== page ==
Wednesday, December 15, 2010

Tashard Choice Defends His Poorly-Timed Choice

Cowboys running back Tashard Choice has been a better defender than any member of the Dallas secondary the last few days.  After infamously asking Philadelphia quarterback Michael Vick to autograph a glove minutes after Vick's Eagles had just beaten Dallas Sunday night, Choice's autograph hound impersonation has lit up the Twitterverse, blogosphere and sports talk world.

On Monday, Choice tweeted this apology:

If its anybody that cares about winning and the d cowboys its me. I apologize to the people it was just an innocent jesture for my nephew.

Wednesday, he revisited his actions and explained that he wasn't apologizing for asking for the autograph.  Rather, the apology was for "the simple fact that it brought negative attention to the Cowboys, period," he said. "That's something I don't like to do."

Any regrets?

"The only thing it did was mess up my doggone surprise for my nephew on Christmas," he lamented.

I agree that there was a much been a better time and place for Choice to ask for his autograph.  That being said, this shouldn't be the most shocking you've ever seen.  What I think people fail to understand that while these players have a passion for what they do, at the end of the day, it's a job.  Yes, a job.  They all compete and try to do their jobs to the best of their abilities but, for the most part, opposing players don't hate each other.   These players are playing against their friends, cousins, brothers, brothers-in-law, former or future teammates.  They have relationships with each other.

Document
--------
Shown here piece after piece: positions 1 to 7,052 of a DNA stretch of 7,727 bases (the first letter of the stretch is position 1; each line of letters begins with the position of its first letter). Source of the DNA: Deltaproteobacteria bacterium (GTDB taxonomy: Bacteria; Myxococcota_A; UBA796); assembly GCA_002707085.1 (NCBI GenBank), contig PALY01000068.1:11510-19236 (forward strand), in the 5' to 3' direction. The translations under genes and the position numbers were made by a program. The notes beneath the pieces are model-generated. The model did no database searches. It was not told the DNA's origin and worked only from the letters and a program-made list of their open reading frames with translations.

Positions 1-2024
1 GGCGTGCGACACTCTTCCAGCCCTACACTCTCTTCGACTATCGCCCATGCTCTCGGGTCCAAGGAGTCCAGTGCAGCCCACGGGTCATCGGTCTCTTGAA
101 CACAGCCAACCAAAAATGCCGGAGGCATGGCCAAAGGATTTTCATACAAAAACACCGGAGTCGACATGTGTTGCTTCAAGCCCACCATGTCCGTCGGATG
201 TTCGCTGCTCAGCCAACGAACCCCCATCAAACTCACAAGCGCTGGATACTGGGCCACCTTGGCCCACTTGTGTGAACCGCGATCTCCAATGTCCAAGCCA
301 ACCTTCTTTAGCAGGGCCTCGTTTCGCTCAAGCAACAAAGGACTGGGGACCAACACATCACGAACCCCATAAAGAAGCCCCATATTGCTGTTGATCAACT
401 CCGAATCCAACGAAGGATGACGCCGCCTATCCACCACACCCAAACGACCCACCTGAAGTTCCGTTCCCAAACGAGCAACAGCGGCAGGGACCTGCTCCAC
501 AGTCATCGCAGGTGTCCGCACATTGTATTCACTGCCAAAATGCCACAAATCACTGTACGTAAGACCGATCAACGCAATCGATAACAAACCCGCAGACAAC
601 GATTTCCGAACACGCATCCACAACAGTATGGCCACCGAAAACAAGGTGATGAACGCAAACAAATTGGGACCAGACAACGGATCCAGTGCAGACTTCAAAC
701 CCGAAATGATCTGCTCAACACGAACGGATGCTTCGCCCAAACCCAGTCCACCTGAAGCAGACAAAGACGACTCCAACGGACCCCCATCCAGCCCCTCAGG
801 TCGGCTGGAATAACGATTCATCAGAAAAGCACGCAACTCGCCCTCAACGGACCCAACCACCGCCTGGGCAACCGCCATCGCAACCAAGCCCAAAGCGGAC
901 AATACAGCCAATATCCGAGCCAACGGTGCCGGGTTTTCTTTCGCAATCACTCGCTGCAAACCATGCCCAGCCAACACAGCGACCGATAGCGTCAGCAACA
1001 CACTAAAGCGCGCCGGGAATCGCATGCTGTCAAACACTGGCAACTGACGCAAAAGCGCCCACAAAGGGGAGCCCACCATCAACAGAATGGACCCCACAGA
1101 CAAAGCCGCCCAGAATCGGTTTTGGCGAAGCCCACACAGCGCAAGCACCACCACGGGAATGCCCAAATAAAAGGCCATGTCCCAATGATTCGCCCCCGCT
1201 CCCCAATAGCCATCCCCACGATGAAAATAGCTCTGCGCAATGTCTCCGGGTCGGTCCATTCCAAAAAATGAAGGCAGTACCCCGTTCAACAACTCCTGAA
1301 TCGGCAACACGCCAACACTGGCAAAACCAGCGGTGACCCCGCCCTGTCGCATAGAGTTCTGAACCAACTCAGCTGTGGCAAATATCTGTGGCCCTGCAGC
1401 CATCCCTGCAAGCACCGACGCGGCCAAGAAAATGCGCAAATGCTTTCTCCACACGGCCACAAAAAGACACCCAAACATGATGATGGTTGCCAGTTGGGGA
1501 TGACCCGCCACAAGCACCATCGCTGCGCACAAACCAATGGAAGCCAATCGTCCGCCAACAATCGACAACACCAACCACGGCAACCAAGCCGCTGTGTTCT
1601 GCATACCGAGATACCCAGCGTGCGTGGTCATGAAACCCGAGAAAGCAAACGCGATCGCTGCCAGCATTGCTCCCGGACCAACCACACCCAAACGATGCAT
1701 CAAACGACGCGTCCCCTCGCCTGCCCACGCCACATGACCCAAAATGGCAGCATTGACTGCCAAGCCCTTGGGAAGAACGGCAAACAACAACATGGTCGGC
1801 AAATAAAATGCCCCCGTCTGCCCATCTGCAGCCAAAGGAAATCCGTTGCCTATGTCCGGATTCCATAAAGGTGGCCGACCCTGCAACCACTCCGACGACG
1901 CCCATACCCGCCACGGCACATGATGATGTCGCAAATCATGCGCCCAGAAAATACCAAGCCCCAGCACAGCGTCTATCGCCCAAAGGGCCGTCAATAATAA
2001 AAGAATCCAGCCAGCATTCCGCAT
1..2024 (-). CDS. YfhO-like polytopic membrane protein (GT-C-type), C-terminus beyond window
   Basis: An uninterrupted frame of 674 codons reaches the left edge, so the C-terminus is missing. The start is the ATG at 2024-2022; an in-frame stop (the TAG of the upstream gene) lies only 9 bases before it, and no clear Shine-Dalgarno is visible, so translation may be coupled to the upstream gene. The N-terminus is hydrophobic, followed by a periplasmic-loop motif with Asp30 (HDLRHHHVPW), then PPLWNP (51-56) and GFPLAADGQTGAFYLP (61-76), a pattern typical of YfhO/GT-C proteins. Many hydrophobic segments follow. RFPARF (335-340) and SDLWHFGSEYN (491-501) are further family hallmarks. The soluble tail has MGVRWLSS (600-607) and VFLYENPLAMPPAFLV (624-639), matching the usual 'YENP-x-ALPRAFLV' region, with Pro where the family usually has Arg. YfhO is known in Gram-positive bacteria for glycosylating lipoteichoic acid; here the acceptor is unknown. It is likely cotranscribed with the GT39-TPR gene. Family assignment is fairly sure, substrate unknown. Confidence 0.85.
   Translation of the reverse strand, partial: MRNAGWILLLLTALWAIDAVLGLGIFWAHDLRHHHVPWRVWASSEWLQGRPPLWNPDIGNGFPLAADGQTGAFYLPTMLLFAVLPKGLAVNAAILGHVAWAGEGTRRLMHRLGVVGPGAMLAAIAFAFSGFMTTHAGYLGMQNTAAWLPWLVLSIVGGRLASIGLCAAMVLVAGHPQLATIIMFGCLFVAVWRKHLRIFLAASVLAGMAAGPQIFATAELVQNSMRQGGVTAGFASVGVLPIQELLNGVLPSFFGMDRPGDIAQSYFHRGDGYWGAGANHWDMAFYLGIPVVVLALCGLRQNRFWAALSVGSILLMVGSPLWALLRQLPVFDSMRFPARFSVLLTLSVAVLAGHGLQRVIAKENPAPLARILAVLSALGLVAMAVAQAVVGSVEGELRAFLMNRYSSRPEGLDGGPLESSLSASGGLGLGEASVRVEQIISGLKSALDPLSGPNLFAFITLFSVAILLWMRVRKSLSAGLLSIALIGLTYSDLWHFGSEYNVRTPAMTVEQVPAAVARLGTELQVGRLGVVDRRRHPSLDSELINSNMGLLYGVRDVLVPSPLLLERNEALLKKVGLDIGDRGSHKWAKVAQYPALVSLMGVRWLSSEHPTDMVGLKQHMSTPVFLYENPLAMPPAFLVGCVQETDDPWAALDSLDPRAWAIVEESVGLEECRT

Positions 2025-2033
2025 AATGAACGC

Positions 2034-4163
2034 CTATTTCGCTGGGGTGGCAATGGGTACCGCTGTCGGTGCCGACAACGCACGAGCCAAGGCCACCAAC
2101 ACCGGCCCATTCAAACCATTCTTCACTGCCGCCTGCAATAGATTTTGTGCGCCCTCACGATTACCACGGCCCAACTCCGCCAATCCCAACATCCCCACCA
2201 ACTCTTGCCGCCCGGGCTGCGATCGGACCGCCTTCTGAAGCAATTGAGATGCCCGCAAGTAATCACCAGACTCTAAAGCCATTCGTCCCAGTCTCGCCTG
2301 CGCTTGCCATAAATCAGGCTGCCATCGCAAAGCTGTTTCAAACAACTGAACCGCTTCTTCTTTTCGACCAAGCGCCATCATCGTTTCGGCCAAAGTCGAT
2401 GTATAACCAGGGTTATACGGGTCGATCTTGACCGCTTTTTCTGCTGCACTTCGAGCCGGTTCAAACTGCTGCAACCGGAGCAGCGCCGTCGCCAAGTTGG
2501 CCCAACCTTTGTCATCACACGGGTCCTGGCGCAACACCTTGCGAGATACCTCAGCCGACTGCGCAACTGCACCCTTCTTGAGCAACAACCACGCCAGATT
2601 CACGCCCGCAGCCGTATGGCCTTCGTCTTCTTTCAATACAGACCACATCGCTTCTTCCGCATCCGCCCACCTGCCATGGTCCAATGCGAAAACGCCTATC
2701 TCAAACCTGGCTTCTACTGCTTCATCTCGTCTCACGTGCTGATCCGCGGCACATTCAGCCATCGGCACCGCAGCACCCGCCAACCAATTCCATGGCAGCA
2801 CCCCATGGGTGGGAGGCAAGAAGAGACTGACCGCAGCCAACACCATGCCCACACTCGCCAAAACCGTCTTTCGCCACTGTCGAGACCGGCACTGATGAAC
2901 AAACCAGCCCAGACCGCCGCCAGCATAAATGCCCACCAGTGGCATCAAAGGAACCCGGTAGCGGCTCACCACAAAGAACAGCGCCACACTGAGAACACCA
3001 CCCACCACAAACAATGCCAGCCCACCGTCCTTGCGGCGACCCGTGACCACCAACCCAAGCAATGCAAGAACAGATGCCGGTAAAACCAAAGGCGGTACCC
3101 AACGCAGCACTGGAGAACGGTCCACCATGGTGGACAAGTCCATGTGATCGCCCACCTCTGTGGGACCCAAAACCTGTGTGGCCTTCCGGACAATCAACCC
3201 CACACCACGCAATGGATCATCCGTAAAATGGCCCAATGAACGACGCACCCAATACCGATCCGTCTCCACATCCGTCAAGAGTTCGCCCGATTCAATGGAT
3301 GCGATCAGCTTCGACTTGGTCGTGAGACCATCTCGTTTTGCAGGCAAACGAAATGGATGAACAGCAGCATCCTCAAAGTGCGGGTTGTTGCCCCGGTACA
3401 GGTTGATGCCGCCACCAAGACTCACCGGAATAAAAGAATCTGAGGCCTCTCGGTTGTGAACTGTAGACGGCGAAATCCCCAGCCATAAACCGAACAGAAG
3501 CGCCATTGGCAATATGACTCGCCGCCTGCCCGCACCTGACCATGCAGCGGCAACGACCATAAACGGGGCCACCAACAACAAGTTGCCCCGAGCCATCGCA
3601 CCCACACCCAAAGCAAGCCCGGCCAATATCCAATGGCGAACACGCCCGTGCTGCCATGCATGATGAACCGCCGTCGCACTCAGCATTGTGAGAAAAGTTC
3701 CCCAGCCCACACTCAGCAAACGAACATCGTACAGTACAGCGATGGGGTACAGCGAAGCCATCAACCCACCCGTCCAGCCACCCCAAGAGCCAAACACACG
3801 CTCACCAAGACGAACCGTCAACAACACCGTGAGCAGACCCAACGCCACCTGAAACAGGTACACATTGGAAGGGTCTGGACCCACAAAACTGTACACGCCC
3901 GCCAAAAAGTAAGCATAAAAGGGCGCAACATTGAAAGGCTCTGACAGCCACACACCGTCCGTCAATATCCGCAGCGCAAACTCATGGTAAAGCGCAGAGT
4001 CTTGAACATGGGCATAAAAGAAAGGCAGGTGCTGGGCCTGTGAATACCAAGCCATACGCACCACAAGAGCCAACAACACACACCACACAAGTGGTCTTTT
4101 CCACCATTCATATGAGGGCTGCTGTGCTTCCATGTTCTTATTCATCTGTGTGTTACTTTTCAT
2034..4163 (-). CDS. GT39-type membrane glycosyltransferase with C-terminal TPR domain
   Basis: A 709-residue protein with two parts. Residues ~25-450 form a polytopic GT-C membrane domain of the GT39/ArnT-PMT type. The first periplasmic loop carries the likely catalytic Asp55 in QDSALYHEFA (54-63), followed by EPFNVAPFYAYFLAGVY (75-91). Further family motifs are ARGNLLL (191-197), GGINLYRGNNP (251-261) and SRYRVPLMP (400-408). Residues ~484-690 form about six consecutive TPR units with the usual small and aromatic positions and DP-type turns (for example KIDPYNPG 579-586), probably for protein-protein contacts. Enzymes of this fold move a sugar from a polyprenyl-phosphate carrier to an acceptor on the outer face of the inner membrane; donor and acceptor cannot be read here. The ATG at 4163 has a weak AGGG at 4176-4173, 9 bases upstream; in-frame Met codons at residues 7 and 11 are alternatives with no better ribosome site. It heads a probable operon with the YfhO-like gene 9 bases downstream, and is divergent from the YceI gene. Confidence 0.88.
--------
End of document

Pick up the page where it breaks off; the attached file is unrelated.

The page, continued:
Most fans have that lifelong vile, gut wrenching hatred for, say, the Eagles.  They hate the team, it's players and fans.  It's incomprehensible for most fans to understand how a young man like Choice could even talk to Vick after a game.  But that's the thing, once a game is over, Albert Haynesworth and Andre Gurode aside, players are generally pretty cool with one another.

Choice admits he probably could have gone about asking for the autograph in a better way.  He could have gotten one of the locker room guys or PR flack to get it for him.  He doesn't want his ill-time request to seem as if he's not competing when he's on the field. 
 
"There's no fan,  no coach, there's no person in media who cares more about a game, winning or losing, that I'm playing in," he said.  "I give everything I've got for 60 minutes. That's it."
 
Dallas quarterback Jon Kitna asked John Elway for an autograph earlier in his career.  His best advice to Choice and everyone else all verklempt over the autograph? 
 
"Just move on," Kitna deadpanned.

Done.
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